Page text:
Throughout 2018 and into the first part of 2019 a select group of dermatologists and plastic surgeons convened regularly to discuss the controversies around Platelet-Rich Plasma (PRP).
In an effort to move toward consensus on the ideal characteristics and protocols for PRP, Dr Neil Sadick, Dr Wilma Bergfeld, Dr Gordon Sasaki, and Dr Steven Dayan combined their expertise.
Controversies around PRP include but are not limited to platelet yield and concentration, leukocyte and erythrocyte content, treatment intervals, target injection depth, exogenous activation and the quality and consistency of various types of devices and approaches being used in the US market.
“While much has been made of the increase in platelet concentration over baseline, our view is that this parameter, although important, is inadequate by itself and must be presented alongside the total characteristics of the PRP,” Sadick states in a media release. “The presence of inflammatory white and red blood cells may be deleterious for certain applications, negating some of the benefit of concentrating platelets and growth factors.”
“Our thesis is that the maximum benefit from increasing platelet concentration is found somewhere on a bell curve as opposed to being linear,” Sasaki adds. “In other words, there is likely an optimal concentration for each application. However, we need additional randomized clinical trials to provide more convincing evidence-based data. With the grant support of Eclipse, we’ve begun the first investigator-initiated study evaluating high versus low platelet concentration.”
Patient safety was the primary discussion point, followed by reproducing good outcomes.
“We’ve seen a steady increase in our colleagues marketing PRP in their practices,” Dayan comments. “It is important that we, as leaders in our field, educate our peers on the how to perform these procedures safely with FDA-cleared, pyrogen-free devices. Patients deserve to know what they are getting when they pay for PRP treatments. We see huge variations in what is being called “PRP” from one practice to the next due to the differences in commercially available systems on the market.”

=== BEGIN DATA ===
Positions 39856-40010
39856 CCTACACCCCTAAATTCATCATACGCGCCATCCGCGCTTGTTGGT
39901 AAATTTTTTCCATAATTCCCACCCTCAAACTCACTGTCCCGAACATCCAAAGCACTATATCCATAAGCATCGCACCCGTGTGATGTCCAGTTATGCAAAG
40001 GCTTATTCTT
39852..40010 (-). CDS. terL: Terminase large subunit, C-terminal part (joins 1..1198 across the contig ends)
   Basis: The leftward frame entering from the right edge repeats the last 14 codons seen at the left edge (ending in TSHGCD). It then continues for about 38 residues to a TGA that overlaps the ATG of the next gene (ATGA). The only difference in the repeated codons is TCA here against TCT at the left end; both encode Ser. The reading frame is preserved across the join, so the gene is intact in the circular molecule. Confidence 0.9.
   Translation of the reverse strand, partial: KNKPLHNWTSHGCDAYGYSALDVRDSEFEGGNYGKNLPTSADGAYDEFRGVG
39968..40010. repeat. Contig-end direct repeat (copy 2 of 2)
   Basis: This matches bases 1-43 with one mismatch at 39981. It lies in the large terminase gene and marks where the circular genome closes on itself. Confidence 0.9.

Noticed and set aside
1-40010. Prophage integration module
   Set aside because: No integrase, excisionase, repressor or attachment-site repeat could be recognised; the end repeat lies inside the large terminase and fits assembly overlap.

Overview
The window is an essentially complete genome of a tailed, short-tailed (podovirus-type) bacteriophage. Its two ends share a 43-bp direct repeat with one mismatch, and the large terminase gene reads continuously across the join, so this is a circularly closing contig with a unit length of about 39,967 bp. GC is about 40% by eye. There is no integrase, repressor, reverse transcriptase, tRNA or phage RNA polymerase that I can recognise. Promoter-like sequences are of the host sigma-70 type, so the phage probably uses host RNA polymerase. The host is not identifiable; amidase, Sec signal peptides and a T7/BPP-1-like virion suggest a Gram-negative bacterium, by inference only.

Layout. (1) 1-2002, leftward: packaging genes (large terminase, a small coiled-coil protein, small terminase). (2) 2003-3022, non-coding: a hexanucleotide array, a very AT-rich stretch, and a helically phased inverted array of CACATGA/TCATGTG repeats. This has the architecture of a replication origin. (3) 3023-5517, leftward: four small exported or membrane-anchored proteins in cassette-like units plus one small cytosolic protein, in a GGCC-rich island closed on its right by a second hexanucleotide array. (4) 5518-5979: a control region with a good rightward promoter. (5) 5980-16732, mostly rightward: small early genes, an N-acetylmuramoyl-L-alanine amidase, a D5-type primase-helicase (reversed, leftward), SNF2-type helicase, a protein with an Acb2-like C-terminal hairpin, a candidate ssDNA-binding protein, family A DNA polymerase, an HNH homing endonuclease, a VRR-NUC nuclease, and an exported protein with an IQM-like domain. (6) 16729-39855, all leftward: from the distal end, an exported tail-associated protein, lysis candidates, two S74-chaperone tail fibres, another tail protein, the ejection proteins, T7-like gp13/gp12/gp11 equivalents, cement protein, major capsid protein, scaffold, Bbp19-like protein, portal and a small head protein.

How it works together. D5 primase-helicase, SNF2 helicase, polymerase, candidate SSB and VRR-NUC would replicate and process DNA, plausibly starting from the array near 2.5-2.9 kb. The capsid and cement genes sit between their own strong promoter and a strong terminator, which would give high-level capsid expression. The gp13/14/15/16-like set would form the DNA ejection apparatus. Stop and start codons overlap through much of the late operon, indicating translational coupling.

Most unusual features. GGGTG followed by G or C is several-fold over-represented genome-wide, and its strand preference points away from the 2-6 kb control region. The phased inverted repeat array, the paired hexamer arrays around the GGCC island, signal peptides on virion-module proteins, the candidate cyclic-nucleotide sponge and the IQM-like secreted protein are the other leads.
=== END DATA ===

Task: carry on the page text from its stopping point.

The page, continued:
“We know PRP will be a hot topic again at the annual meeting this year in Washington D.C. I commend Eclipse for making significant investments in randomized clinical trials that will help us as scientists and clinicians to determine the correct target and endpoints,” concludes Bergfeld, former President of the American Academy of Dermatology and founder of the Women’s Dermatologic Society, in the release.
“We are conducting a retrospective study documenting the positive results we are observing with Eclipse PRP at Cleveland Clinic.”
To download a copy of the whitepaper, “Platelet-Rich Plasma – Be Confident in What You’re Injecting,” visit Eclipse Med.
[Source(s): Eclipse Med, PR Newswire]